In a letter to the editor March 22, R.A. Bacigalupa blamed the Department of Transit and Traffic for permitting parking on the west side of "the last great driving street in Baltimore, Calvert Street," during rush hour.
Not so. Tired of having to move our cars just to speed commuters, residents of the neighborhoods adjacent to Calvert Street (and St. Paul Street, Charles Street and Maryland Avenue, by the way) were the true instigators of this system. We operated under the banner of "Streets for People" and Transit and Traffic fought us every step of the way. The regulations went into effect in 1978.
Sorry, Mr. Bacigalupa, it was community folks, not city government, who had the temerity to force you and other commuters to drive slower through our neighborhoods.
Grenville B. Whitman
Rejected ex-presidents sometimes great elder statesmen do make. Former president Herbert Hoover showed us how to streamline the federal government after World War II. Jimmy Carter is helping to open our hearts and hands to the plight of the homeless. And now Richard Nixon implores us to dig deeper into our collective pocketbooks to preserve democracy in the former Soviet Union.
Mr. Nixon understands that fledgling democracies like Boris Yeltsin's Russia, set against a history of authoritarianism and immediate economic dislocation, must be supported with massive economic aid if they are to weather the hostility of extremists on the right and the left who lurk in the wings (The Sun, March 15). Americans should regard this assistance as a kind of overdue Marshall Plan. (In fact, we did offer the Soviets foreign aid in the 1940s, only to have Stalin turn it down at the outset of the Cold War.)
The ex-president further argues that our failure to extend aid would undermine the United States' ability to influence the course of history in Russia or worse, should President Yeltsin be overthrown, set the stage for political instability behind the former Iron Curtain of unprecedented magnitude.
When we recall that the collective failure of the West to prop up the fledgling Weimar democracy in Germany after World War I set the stage for the rise of Hitler and the most costly war in the history of mankind, I believe that Mr. Nixon is correct about the urgency of the moment and also correct about the importance of bringing this issue into the current political campaign.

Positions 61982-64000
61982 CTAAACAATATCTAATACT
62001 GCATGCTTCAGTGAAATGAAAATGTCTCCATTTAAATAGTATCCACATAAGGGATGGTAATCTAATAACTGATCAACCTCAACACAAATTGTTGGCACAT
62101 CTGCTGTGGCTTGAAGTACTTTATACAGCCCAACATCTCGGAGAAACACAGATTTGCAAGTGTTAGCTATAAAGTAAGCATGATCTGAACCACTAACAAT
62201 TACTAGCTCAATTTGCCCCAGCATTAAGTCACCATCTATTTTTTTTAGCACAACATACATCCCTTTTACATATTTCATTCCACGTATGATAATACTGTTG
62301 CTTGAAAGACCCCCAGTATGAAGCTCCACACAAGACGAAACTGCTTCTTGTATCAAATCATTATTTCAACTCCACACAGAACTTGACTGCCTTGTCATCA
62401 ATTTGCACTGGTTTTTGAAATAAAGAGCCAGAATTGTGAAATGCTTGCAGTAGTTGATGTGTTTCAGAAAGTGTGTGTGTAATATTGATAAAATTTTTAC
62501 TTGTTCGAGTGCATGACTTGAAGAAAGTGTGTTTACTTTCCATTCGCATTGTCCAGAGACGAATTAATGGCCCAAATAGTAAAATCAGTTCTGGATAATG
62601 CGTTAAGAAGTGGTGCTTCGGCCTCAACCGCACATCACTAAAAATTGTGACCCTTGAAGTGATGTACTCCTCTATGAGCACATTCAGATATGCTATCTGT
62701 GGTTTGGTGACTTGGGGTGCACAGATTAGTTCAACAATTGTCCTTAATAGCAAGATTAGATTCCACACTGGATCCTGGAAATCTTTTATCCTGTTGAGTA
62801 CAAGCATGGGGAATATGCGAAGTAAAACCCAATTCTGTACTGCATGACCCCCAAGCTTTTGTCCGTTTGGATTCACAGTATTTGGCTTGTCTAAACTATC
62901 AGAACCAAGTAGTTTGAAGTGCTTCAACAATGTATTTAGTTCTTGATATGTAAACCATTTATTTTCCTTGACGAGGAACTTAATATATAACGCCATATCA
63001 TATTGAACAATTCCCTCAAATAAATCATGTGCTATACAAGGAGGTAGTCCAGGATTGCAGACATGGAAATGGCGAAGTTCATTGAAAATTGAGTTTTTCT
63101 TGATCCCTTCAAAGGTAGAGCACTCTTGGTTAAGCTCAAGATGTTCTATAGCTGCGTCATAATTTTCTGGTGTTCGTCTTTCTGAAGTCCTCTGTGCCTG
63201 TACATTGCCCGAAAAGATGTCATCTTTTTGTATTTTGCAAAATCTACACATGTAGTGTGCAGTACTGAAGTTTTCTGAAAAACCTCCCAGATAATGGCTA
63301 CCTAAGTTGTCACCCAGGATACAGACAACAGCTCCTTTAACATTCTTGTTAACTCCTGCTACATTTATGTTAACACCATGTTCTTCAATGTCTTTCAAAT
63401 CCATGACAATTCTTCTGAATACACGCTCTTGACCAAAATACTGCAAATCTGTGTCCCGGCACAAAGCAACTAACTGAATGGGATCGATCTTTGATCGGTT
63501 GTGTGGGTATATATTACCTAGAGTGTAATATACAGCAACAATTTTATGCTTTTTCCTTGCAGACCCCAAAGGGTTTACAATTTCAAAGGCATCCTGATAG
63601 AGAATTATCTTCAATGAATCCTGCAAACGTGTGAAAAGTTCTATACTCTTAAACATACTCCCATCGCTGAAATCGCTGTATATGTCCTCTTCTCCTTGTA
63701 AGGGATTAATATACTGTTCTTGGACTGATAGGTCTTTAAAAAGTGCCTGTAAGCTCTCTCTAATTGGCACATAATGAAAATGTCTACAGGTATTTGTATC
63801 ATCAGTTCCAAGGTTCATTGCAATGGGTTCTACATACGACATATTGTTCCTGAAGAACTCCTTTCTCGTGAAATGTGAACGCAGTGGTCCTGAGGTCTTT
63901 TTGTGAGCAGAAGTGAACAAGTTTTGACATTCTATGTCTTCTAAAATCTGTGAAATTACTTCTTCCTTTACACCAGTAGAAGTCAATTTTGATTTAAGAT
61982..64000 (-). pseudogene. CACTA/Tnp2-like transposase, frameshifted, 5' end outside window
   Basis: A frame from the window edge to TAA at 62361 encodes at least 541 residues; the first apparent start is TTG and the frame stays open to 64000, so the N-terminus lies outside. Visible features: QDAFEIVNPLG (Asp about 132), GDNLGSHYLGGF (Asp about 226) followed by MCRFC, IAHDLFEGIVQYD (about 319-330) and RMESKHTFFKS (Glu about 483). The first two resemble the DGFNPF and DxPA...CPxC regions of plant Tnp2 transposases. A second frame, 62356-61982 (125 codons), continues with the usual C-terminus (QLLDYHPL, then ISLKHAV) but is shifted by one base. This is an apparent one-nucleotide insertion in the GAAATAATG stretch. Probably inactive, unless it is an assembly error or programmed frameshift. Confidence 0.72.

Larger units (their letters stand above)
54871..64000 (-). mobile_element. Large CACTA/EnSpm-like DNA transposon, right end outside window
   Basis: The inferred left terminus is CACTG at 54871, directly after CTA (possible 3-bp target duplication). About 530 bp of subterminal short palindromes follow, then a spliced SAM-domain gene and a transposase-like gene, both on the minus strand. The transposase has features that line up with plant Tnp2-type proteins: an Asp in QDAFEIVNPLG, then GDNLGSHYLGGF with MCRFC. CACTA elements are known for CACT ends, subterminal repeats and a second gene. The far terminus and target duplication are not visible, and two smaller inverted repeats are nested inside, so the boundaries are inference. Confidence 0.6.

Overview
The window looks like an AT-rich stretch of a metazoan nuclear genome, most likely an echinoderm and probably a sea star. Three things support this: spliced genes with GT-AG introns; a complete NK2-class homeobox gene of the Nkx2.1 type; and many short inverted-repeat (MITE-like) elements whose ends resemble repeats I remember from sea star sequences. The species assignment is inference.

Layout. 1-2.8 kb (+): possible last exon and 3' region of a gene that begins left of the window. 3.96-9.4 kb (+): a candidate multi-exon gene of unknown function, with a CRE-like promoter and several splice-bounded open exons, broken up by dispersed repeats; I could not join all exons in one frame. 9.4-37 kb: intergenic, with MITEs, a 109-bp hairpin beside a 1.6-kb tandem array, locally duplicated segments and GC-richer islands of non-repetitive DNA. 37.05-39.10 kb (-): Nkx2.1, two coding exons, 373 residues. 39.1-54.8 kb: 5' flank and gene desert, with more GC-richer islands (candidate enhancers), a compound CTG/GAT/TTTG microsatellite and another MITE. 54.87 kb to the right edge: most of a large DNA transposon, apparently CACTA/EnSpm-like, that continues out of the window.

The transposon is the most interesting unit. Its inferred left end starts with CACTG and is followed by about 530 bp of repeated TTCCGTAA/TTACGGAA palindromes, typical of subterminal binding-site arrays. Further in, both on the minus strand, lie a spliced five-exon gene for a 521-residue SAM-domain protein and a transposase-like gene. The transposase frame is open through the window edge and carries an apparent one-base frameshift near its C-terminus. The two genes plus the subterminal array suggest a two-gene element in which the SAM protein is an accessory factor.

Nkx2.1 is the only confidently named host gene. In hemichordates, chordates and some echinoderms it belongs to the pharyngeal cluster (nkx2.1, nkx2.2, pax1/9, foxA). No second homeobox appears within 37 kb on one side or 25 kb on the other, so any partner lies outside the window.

Thank you, thank you for using larger, more readable type for the alphabetical obituary index. The index itself has been greatly appreciated and the new type is a great help.
M. Louise Green
What an election!
On one hand, we have Bill Clinton and his "skeleton of the week." He should be advised either to clean out his closet or burn down his house.
On the other hand, you have George Bush, whose campaign song is "Blowin' in the Wind." His advisers should recommend backbone surgery and remind him that when you offend no one, you offend everyone, and when you please everybody, you please nobody.
What a choice!
Overcoming Gender Bias in the Sciences
I read with interest your editorial concerning the "faulty research" used by the American Association of University Women in its report which concluded that gender bias against women continues to exist in the classroom ("Shortchanging girls," March 14).
You wrote that "the report fails to consider whether emotional and psychological differences between the sexes might account for the disparity. Nor does it address peer pressure and other social and cultural factors that can hardly be transformed by more sensitive classroom teaching."
This comment is most interesting, considering that today American education is being called upon to provide many of the remedies for our economic and social problems.
Even as our dependence upon technology has been increasing, mathematical and scientific literacy has been declining. Yet your editorial implies that social and cultural pressures and psychological differences can limit the effectiveness of a gender sensitive program. Thank goodness there are many science and mathematics educators today who disagree with you.
Teachers who are sensitive to these differences are developing programs for young women that not only provide them with the skills and the opportunities to pursue technological careers but also make them aware of the biases that exist.
Parent education is also an area that must be addressed. Parents should express the same expectations for their daughters in science and mathematics as they do in the humanities. They should encourage their daughters to take as many science and math courses as possible in high school. Without a strong secondary school background it is difficult, if not impossible, to pursue study in college.